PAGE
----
The Eighth Day gets its title from a turn-of-the-century sermon by a small-town American preacher who says that the world was created in six days, that the Lord then rested, and that "we are at the beginning of the second week. We are children of the eighth day." The book's shape is a mirror-image of The Bridge of San Luis Key. In both novels the central fact is a physical catastrophe. The earlier book unravels the design that led certain lives to the catastrophe; the new book unravels the design caused by the catastrophe. Each book opens with a statement of the central fact:
On Friday noon, July the twentieth, 1714, the finest bridge
in all Peru broke and precipitated five travelers into the gulf
In the early summer of 1902 John Barrington Ashley of
Coaltown, a small mining center in southern Illinois,
was tried for the murder of Breckenridge Lansing, also
This latter is a fairly promising beginning. The year, the fact, the flavor--and a latent hope for the author, based partly on his feeling for Americana--stimulate at least expectation of ingenuity, of superior entertainment. Not justified. Very early in the book the convicted man is mysteriously rescued from the train that is taking him to execution and there are hints that, despite some ostensible facts, he is innocent. Over 400 pages later the mysteries are cleared up, without even much gratification on that simple score, both because our interest is fatigued and the clarifications are pat. Further, Wilder commits the technical error of "appearing" in the book as narrator from time to time--occasionally even in the first person. ("His Scots speech, which I have omitted to reproduce. ...") The effect of this is only irritating; we feel that, if the author, who knows the secrets, is "present," he ought to quit being coy, tell us the answers, and save our plodding through a couple of hundred pages more.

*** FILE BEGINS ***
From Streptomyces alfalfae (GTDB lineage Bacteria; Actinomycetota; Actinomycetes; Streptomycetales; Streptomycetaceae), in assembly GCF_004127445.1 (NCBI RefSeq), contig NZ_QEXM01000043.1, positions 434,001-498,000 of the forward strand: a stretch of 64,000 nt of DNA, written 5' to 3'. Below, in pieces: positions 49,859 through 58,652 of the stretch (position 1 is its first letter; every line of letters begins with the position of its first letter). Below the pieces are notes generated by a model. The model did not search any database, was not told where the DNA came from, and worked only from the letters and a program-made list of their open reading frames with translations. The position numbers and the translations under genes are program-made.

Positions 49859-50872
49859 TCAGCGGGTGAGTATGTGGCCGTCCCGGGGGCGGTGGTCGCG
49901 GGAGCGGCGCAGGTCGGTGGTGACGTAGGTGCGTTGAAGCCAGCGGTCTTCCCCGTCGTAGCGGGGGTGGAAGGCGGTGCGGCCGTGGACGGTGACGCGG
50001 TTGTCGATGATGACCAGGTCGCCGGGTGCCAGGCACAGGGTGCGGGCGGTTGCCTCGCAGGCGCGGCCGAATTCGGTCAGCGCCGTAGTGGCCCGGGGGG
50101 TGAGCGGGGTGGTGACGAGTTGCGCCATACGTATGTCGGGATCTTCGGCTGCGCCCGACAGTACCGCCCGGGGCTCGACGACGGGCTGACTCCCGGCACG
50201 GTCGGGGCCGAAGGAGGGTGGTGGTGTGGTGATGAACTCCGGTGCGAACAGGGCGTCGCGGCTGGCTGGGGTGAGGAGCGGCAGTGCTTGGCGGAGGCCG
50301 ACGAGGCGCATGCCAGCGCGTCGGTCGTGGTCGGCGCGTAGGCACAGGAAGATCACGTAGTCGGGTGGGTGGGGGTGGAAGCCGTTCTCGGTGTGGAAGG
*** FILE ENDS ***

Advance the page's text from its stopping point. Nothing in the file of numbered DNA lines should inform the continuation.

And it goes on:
But no--his intent is to reveal design; to uncover inch by inch the blessings and destinies hidden in the initial catastrophe. And because this is the book's prime purpose, its prime shortcoming is that it fails in this purpose. The convict, John Ashley, flees to Chile and meets people he would never have known if it had not been for the murder, but in any significant way, he is unchanged. In fact, he makes his way through his new life because of the character he displayed before the murder. In further fact, he would not otherwise have been rescued from the train. What growth or change in his essential being was caused by the catastrophe?